Drugs

Effect Measure

Category archives for Drugs

Ending the War on Drugs

In the sixties one of the suggested exist strategies for the War in Vietnam was “to declare victory and get out.” Alas, it was the road not taken, increasing the length and depth of the tragedy for all concerned. For the War on Drugs, there is an even simpler solution: stop calling it a war.…

Johnson & Johnson gets it wrong

Just because a company got it right once doesn’t mean they’ll get it right all the time. Back in the day, one of the great crisis management success stories was was Johnson & Johnson’s handling of a case where someone intentionally introduced cynanide into on the shelf bottles of Tylenol in the fall of 1982…

Dispassionate kisses

Self medicating for mood disorders is well known. It is often quite harmful, with the chief culprits being ethyl alcohol and nicotine. But there are others. One that comes up often is chocolate as an antidote to feelings of depression. Not everyone who eats chocolate is depressed, of course. Probably most of us who do…

If there’s one thing I have a zero tolerance policy for, it’s zero tolerance policies. We see too many incredibly stupid implementations of rigid and mandatory policies (including mandatory sentencing), no matter how reasonable they sound when first advocated, to believe there should ever be policies that provide absolutely no flexibility. The world is a…

I’ve had occasion to remark a number of times how much of what is reported as “science news” is just warmed over press releases from university media departments or company flacks. I read them anyway, often sucked in my a headline that turns out to oversell the case. Now I’m becoming aware headlines can also…

Statins: through a lens clearly

We’ve written quite a bit about statins because there is evidence that these plentiful and cheap drugs may be useful in treating or preventing the innate immune system’s catastrophic dysregulation sometimes called “cytokine storm” (see here, here, here, here, here for a few examples). A new study now suggests that daily statin use by people…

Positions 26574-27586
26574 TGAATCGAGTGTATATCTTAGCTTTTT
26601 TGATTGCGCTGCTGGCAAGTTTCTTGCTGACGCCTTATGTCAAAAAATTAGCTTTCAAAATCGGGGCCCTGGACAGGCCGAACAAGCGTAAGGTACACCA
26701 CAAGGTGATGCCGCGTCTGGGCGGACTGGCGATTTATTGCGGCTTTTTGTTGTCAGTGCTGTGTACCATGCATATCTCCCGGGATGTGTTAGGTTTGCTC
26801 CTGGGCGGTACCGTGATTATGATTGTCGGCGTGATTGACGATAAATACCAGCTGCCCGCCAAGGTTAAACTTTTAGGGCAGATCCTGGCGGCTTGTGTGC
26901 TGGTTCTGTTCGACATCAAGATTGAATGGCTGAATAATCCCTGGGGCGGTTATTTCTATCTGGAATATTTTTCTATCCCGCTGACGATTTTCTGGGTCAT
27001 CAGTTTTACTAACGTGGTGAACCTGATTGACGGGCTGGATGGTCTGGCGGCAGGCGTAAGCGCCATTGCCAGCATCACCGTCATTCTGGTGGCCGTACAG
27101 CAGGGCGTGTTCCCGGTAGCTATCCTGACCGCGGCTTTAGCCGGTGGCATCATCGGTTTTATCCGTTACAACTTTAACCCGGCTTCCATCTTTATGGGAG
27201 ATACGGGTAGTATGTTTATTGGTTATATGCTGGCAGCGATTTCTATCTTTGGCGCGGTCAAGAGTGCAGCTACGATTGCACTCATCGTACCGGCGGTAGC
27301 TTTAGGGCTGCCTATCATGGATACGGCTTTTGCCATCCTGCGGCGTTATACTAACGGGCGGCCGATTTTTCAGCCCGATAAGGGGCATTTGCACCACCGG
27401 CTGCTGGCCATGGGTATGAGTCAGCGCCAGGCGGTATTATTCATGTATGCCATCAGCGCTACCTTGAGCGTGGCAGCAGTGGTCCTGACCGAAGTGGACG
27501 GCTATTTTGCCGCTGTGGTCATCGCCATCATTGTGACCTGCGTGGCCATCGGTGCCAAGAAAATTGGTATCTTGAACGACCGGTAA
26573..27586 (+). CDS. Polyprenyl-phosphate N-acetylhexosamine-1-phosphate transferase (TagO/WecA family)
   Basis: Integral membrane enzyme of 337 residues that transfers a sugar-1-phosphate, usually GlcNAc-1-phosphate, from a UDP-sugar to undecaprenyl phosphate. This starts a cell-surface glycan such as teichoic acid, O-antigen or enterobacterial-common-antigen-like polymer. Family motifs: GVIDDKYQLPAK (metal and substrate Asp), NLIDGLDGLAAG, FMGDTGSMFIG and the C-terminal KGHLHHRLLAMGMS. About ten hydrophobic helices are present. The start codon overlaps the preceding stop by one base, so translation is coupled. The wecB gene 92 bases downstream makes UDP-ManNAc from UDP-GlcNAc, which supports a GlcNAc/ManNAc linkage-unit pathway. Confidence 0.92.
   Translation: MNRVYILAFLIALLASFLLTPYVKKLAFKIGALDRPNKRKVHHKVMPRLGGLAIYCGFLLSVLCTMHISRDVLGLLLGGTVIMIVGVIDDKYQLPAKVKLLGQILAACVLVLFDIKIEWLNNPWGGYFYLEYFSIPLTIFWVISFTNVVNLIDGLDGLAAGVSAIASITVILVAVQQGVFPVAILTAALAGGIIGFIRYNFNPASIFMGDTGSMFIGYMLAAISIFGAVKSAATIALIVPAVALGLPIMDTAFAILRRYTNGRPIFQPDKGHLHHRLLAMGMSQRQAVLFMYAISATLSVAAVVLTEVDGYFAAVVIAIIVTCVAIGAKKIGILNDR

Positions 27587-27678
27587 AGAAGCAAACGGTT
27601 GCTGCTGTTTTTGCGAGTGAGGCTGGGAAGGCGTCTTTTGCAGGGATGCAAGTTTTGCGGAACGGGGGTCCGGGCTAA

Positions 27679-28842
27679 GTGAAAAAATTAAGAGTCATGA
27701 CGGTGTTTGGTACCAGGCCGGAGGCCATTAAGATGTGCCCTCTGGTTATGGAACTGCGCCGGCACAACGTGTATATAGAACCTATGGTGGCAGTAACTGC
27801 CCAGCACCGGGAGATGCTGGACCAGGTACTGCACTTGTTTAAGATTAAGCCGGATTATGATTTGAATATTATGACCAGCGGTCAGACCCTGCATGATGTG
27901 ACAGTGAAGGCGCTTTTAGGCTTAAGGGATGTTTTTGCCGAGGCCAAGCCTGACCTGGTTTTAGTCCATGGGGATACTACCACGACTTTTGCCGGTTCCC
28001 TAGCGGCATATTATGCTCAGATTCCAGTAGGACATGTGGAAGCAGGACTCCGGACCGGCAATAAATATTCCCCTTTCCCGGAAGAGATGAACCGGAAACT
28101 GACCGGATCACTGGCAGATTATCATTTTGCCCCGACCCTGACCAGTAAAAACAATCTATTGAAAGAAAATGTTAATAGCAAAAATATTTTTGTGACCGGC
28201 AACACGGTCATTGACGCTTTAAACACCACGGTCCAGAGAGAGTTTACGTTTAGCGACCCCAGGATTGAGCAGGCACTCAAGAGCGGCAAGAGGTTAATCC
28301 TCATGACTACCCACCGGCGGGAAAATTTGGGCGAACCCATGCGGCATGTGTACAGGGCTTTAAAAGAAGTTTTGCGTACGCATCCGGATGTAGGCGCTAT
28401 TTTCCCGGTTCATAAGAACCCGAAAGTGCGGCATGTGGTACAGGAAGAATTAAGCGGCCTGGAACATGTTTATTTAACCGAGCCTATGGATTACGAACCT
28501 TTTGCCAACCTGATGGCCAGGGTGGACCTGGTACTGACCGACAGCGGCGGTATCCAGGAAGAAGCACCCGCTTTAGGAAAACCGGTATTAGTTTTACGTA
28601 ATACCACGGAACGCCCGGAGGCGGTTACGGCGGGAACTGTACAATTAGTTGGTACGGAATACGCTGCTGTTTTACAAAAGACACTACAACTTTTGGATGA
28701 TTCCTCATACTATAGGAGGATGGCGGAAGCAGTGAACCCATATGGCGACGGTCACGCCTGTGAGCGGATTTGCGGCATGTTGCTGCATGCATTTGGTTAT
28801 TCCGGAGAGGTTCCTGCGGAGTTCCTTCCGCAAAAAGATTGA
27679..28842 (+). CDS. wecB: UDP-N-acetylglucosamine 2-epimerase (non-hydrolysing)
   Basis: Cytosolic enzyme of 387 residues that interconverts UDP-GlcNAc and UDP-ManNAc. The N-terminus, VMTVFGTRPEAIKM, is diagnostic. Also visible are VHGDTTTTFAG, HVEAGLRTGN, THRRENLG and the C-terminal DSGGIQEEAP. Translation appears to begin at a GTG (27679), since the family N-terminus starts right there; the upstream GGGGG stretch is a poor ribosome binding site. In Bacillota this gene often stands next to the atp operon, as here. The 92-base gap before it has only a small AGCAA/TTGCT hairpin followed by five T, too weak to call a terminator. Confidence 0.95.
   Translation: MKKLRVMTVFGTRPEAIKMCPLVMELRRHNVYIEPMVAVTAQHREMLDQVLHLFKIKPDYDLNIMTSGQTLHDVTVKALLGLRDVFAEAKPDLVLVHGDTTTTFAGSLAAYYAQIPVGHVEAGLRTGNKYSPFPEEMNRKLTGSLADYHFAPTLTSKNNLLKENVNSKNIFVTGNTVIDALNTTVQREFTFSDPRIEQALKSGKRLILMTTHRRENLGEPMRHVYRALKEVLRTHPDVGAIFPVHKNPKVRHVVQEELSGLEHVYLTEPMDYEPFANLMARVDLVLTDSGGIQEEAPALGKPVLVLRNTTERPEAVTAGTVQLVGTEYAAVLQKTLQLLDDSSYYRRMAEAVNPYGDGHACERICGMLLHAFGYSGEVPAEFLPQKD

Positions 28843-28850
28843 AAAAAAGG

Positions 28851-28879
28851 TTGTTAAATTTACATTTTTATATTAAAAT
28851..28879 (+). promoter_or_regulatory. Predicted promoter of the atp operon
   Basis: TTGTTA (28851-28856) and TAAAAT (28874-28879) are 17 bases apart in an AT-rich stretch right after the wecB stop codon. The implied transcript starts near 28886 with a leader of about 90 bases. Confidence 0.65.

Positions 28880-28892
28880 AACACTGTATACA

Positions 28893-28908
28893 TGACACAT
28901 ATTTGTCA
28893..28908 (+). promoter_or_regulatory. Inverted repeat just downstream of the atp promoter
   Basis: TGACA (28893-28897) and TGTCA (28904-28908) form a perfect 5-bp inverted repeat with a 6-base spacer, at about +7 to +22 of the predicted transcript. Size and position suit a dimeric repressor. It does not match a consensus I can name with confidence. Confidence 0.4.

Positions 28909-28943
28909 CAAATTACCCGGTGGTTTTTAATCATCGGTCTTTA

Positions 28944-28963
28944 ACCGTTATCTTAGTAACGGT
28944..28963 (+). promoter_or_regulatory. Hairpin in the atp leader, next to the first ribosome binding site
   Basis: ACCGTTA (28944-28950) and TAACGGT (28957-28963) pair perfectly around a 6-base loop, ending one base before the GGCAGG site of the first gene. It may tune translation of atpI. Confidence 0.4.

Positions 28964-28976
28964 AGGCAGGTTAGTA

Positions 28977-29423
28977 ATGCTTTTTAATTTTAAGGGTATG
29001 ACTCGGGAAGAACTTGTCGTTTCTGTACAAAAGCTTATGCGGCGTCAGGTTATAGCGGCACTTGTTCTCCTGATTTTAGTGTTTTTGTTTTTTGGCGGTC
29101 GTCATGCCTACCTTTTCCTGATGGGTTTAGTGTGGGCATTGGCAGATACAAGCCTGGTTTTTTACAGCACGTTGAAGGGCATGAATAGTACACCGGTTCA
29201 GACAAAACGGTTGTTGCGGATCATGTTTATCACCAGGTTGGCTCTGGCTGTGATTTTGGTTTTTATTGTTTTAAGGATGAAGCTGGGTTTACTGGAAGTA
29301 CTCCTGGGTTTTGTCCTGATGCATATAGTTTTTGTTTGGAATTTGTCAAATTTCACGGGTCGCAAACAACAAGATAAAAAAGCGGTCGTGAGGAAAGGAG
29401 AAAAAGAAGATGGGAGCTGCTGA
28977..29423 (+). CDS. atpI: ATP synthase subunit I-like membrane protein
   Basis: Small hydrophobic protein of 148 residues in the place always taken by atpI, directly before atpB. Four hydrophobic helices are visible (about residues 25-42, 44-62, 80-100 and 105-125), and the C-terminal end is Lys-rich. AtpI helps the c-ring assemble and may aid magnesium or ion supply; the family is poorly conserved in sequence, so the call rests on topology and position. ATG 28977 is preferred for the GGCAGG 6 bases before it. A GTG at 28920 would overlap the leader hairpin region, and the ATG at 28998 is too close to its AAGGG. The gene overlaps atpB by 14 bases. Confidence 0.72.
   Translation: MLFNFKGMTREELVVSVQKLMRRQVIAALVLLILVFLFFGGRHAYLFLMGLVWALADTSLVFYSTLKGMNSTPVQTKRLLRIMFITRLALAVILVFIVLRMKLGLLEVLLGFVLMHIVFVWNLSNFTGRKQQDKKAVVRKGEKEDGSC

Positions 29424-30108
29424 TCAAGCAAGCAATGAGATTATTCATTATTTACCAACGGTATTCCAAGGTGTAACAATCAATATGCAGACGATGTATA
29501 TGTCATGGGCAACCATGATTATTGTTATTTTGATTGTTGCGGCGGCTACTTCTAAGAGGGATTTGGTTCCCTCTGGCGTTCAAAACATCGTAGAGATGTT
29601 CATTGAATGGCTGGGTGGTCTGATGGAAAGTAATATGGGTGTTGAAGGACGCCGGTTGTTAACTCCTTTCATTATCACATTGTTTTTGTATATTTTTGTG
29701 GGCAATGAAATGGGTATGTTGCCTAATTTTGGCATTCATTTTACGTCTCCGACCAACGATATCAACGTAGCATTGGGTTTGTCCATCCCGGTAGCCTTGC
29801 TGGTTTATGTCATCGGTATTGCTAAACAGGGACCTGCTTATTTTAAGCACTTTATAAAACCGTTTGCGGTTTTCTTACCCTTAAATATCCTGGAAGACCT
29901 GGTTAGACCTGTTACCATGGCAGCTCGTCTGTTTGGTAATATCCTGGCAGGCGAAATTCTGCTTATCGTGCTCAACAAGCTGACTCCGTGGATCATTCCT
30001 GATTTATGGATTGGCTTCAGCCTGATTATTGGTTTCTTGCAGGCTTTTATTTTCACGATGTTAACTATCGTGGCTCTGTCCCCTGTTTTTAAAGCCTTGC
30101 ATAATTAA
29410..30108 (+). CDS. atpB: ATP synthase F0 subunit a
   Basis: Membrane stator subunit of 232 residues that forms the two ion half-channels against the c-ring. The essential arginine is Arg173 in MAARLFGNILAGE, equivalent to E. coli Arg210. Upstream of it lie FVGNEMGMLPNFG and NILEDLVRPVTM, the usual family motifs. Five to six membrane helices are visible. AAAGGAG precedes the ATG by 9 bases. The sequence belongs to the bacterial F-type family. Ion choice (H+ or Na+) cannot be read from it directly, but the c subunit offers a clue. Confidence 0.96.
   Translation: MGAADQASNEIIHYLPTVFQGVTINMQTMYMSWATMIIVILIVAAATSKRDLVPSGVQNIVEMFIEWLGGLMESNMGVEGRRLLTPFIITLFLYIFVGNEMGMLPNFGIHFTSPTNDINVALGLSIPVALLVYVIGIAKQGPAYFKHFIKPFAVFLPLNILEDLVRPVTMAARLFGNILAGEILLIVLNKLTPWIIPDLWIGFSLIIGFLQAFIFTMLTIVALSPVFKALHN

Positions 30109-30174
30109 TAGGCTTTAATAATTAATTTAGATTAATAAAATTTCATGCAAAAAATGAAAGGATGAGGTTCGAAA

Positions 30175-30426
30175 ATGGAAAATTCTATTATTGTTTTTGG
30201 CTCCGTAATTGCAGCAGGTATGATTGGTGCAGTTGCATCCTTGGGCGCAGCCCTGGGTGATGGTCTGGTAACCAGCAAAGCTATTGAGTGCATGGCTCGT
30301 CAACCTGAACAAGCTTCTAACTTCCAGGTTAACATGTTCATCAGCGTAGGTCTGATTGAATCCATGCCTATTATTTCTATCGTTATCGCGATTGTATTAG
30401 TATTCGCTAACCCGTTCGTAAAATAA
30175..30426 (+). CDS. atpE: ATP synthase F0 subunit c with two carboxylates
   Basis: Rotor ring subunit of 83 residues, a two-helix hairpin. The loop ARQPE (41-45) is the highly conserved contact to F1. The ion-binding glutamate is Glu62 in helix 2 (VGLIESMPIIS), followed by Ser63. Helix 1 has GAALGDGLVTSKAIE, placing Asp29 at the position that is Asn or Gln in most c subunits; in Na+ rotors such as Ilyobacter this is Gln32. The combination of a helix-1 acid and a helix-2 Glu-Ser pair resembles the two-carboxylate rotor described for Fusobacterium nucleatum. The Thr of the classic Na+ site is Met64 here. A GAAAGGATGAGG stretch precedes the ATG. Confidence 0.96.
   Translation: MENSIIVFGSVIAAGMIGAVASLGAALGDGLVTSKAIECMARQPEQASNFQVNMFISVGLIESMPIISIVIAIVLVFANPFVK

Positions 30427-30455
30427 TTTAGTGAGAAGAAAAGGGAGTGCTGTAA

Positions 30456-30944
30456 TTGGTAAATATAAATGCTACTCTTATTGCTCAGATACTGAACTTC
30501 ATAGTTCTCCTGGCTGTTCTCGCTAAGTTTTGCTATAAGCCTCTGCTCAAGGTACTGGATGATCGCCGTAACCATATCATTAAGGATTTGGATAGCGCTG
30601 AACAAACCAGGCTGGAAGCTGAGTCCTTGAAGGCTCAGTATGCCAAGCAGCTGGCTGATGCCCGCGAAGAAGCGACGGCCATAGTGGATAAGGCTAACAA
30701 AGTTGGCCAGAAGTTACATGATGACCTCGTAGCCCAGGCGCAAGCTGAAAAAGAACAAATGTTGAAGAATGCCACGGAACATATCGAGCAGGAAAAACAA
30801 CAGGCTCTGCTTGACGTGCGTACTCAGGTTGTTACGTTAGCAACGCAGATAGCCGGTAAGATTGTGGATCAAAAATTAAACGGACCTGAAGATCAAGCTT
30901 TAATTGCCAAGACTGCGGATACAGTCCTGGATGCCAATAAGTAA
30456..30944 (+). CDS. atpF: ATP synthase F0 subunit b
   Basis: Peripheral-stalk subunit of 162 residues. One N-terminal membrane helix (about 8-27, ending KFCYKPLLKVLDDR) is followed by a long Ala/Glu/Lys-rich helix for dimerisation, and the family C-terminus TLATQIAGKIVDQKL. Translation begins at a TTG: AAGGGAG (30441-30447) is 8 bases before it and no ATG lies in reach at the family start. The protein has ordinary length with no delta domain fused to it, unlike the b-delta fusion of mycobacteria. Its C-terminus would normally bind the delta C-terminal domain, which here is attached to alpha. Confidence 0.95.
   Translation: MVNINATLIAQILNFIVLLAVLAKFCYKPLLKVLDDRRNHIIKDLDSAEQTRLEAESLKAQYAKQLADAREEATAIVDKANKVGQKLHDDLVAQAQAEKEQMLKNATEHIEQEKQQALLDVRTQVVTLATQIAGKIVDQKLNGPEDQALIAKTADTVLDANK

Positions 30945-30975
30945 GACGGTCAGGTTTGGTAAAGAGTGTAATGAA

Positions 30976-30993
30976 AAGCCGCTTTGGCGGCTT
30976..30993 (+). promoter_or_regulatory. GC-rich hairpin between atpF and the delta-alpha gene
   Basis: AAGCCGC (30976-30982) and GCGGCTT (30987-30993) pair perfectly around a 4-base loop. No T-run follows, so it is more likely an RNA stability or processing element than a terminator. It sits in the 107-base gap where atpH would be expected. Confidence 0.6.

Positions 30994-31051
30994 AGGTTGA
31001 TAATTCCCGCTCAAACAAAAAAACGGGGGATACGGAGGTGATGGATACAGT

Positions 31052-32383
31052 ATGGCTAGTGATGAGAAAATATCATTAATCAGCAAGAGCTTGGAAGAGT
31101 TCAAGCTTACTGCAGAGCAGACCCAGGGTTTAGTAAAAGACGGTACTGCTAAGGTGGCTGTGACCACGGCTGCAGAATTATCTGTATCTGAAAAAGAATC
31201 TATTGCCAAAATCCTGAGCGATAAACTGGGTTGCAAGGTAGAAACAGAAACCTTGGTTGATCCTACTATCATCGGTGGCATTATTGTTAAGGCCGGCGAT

[Previous installments: here, here, here, here] We’d like to continue this series on randomized versus observational studies by discussing randomization, but upon reviewing comments and our previous post we decided to come at it from a slightly different direction. So we want to circle back and discuss counterfactuals a little more, clarifying and adapting some…

Continuing our discussion of causation and what it might mean (this is still a controverted question in philosophy and should be in science), let me address an issue brought up by David Rind in his discussion of our challenge. He discussed three cases where a rational person wouldn’t wait for an RCT before taking action,…

I’ve noticed that whenever I have the temerity to suggest (e.g., here and here) that maybe the word of the Cochrane Collaboration isn’t quite the “last word” on the subject and indeed might be seriously flowed, I hear from commenters and see on other sites quelle horreur reactions and implications this blogger doesn’t believe in…

Flu vaccine safety

Any concerns about the current swine flu vaccine inevitably bring up the swine flu episode of 1976. This is not 1976. For starters, this year we have a bona fide pandemic and in 1976 the virus never got out of Fort Dix, NJ. That in itself is a game changer. If there are any risks…